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Mount Townsend


Time to hit the trail again. We had wanted to Mt. Townsend on the Olympic Peninsula during the spring. We climbed it last year in late July and it was wonderful. Lots of flowers in bloom. We noticed that there were many rhododendrons at the beginning of the trail and we wanted to go back in the spring to see the rhodies in bloom.

The day dawned early and bright. We easily rolled out of bed as the day was clear and sunny and made the 7:55am ferry. It is great going during the week because you can almost drive right on the ferry. The drive to Quilcene was leisurely and we turned on Penny Creek Road which leads to FS # 27. The flowers started right away and increased as we got nearer the trailhead. First off were bright red columbines but soon we saw the pale to dark pink blossoms of our state flower, Rhododendron. They were blooming all along the road and especially up in the clear cuts. It was cool to look up a clear cut slope and see the splots of pink. Indian paintbrush and blue lupine lined the road as we drove further along.

mt.-townsend.jpg After about an hour from the ferry, we parked in the upper trailhead. There were two other cars and another car pulled in just as we started the hike. The forested trail starts climbing right away at a 20% grade. You hardly notice the grade because the trail is in excellent condition with few rocks or roots to step over. The rhododendrons were not in bloom in the forest. We couldn't decide if it was because of the elevation or the shade. We also noticed that there were not that many flower buds.

After about a mile or more, the trail, leaves the forest and starts switchbacking up out of the valley. In a week or two, the hillside should be in bloom, but right now the paintbrush is just starting to color and most all the other flowers are just emerging. There are some nice bright pink patches of douglasia along the way and lots of phlox. We did come across a large patch of chocolate lilies which was nice to see.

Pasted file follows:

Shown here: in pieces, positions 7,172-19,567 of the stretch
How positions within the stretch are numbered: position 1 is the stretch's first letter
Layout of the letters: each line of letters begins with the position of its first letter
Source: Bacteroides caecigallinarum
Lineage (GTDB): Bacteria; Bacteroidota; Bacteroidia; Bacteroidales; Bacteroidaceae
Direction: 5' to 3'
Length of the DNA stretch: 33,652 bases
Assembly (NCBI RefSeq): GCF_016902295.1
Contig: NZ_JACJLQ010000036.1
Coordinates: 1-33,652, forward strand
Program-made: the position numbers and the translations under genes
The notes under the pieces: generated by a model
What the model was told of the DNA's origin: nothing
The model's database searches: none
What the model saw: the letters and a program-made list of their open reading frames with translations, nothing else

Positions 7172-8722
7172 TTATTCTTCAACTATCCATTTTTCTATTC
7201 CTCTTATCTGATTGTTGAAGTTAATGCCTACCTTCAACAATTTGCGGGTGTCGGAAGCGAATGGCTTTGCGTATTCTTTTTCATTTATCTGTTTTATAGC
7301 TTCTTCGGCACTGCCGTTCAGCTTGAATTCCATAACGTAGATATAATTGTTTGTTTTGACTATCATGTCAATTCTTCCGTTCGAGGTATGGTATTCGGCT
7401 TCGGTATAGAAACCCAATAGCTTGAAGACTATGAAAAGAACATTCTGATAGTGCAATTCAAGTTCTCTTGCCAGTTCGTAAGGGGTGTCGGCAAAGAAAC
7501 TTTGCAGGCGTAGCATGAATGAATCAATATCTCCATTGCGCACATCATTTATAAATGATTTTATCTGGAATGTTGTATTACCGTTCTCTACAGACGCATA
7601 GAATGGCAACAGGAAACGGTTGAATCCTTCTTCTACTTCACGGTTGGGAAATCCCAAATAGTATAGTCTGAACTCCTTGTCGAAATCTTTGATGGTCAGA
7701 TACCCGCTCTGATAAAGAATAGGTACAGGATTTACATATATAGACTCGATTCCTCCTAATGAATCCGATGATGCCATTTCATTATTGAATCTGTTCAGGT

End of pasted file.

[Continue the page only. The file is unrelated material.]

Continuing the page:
After about 2.5 miles, we reached Camp Windy and a few snow patches. Shortly after this is the junction to Silver lake. We continued up switchbacking amoung the juniper and knickaknick. The views were outstanding. We could see Rainier to the south. Glacier peaked just the tip above the foothill haze and we could see Mt. Baker to the north. Squinting, we could actually see a few of the downtown Seattle buildings in the haze.

After 2 hours and 4 miles, we reached the crest and walked along the ridgeline to the summit. mttown3.jpg It was a little windy but still warm enough to enjoy our lunch. There was no snow above Camp Windy even at the top. There were a few plants in bloom at the top; mostly geum and cinquefoil.

We were just finishing up our lunch when another party made it to the top shortly followed by several other parties. It was time to leave. We made it back down in about 1 1/2 hours. We weren't as lucky making it to the ferry. We hit the 3:30 peninsula traffic and just missed the 3:45 ferry. Oh well, the day was warm and we napped waiting for the ferry.

And we weren't tired at all. It was an 8 mile RT hike and 3,000Ft gain. But was I hungry. I made a big bowl of penne pasta with a sauce of ham and peas in cream. Yummmm.. A load or two of laundry and finally it was off to bed.

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This page contains a single entry from the blog posted on June 4, 2004 4:28 PM.

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